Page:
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Making Amends in Recovery

Much of the work we do in recovery is internal, healing our relationship with ourselves and coming to terms with who we are so that we can move forward. Once we’ve done this important inner work and become stronger within ourselves, we find that it’s time to make amends to the people we’ve hurt over the course of our struggles with addiction. This interpersonal work can be hugely important to our recovery journey. Without it, we are often still consumed by unexpressed guilt, shame, regret and remorse.

Our addiction stories usually contain more than substance abuse and addictive behaviors. They are also full of the pain we’ve caused other people. We’ve lied to and stolen from loved ones. We’ve hurt, manipulated, deceived and even abused people. We’ve done things we deeply regret. At the time we were so embroiled in the toxicity of addiction that we weren’t always thinking clearly. We weren’t always in full control of our actions. We were driven by destructive urges and acting under the influence of dangerous substances. Our judgment was impaired.

There is no excuse for our actions. There is no way to justify them. We can, however, seek to understand all of the factors at play. Many of us know we never would have done the things we did had we been in our right mind, had we been sober. The ways in which we’ve hurt other people are part of a long list of our regrets. We carry a great deal of shame within us, well into our recovery. Sobriety doesn’t erase the past. In fact, it usually illuminates it for us, making it clearer, more pronounced in our memories, and impossible to deny. We find that in recovery we can no longer hide from the truth, avoid or forget it. Silence is no longer comfortable, because we’re consumed with the deep pain of knowing we’ve hurt other people.

We’re now living with the after-effects of our harmful actions and bad decisions. We’ve lost people dear to us, people who felt they had to remove us from their lives for the sake of their own well-being, people who overdosed or took their own lives, people we have to intentionally distance ourselves from because they themselves are still struggling with addiction, and we can’t risk our sobriety. We’ve lived with tough financial and criminal consequences of our choices. We’ve dealt with challenging life circumstances, toxic relationships and recurring painful life issues. But we’re alive to tell the story, and one way we can begin this next chapter of our recovery story is by making amends to the people we still have left, the people we can still have contact with.

We don’t make amends just to soothe our guilty conscience, although this is part of it – we feel we need other people’s forgiveness in order to forgive ourselves. We find it hugely important that the people we’ve hurt know just how truly sorry we are, whether or not they can accept our apology. We need them to know how much remorse we feel. We need them to know that if we could do things differently and undo the hurt, we would.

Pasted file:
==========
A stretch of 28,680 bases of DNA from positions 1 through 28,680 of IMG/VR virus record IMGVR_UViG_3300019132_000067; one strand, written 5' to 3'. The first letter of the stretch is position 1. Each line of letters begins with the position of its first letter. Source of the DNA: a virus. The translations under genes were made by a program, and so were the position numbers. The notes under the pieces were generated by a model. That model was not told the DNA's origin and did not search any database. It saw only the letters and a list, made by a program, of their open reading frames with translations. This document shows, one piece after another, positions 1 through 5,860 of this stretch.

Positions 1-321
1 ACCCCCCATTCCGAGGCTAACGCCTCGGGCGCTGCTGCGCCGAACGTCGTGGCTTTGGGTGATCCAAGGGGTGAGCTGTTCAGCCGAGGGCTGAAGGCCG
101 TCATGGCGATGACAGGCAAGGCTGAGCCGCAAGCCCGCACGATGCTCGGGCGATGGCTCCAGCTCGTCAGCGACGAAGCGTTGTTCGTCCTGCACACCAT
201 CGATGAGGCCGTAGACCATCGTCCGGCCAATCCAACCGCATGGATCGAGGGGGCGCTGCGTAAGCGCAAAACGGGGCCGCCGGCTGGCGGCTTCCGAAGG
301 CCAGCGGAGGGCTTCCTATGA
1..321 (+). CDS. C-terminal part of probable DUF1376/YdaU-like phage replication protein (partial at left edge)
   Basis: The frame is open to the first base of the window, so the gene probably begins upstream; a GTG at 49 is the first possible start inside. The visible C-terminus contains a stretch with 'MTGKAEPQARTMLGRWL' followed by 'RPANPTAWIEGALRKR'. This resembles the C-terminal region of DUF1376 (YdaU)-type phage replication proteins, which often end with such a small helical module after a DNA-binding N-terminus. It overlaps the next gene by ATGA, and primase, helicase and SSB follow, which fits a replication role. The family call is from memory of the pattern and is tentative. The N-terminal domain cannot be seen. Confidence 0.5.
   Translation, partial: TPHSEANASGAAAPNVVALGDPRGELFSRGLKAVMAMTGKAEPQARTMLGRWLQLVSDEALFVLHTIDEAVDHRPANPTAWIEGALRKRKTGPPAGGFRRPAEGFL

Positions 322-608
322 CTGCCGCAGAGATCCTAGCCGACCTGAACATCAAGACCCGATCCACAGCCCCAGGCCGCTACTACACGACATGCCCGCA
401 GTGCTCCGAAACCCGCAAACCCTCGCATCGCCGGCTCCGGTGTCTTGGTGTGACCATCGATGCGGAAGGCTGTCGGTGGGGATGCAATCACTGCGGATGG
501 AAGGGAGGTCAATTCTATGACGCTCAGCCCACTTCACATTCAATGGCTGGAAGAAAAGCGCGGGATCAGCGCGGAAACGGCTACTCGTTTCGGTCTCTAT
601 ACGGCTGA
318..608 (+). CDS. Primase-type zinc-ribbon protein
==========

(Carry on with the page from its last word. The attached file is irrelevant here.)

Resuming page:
The truth is, though, we can’t remove the hurt. And for many of us, we feel our hurt has strengthened us and served as one of our spiritual tests. The pain we’ve caused others and ourselves is part of our growth, a necessary element of our evolution. Without that pain, we might have stayed complacent, stagnant, stuck in the comfort zone of our addictions. We might not have felt the pressure to change. We might have continued on with the same destructive patterns because we weren’t experiencing any of the consequences. There might not have been anything to serve as a wake-up call, to shock us into action, to force us to change course and follow a different path. We might have continued hurting ourselves and other people.

Our feelings of regret and remorse don’t serve a purpose unless they are expressed. Without expressing them honestly to ourselves and to the people we’ve hurt, they are merely painful emotions that might always consume us and cause us further inner turmoil and distress. We have to speak our truth, and we have to speak it to the people most affected by it. We have to tell our stories, and we have to communicate our true feelings of remorse to the people we’ve hurt. When we’re able to do this, we further our healing, we repair our relationship with self, and we remove the heartache and regret that come with never getting to voice our apology.

Sometimes we get to repair those broken, estranged relationships as well. Sometimes the other person is able to forgive us. We have to accept though, that they might never be able to forgive us. We have to come to terms with that. For many of us, we feel the need to convey just how sorry we are anyway, whether they’re able to forgive us or not. We hope they are able to, but, regardless, we feel driven by an intense need to apologize just the same.

The courage we must summon in order to make amends is something we don’t always think we possess. Addiction can convince us we’re weak, powerless, shameful people. Our recovery work entails creating and believing new truths about ourselves. We are strong, we are courageous, we are capable of apologizing and making amends to the people we’ve hurt, and we’ll feel worlds better, and be significantly further along in our healing, when we do just that.

The Guest House Ocala provides unparalleled, premier-quality treatment to those who suffer from self-defeating behaviors brought on by trauma and its underlying issues. We are uniquely equipped to help our guests heal from trauma-induced substance abuse, process addiction, anxiety or depression in a safe, comfortable and confidential setting. Call 855-483-7800 today for more information.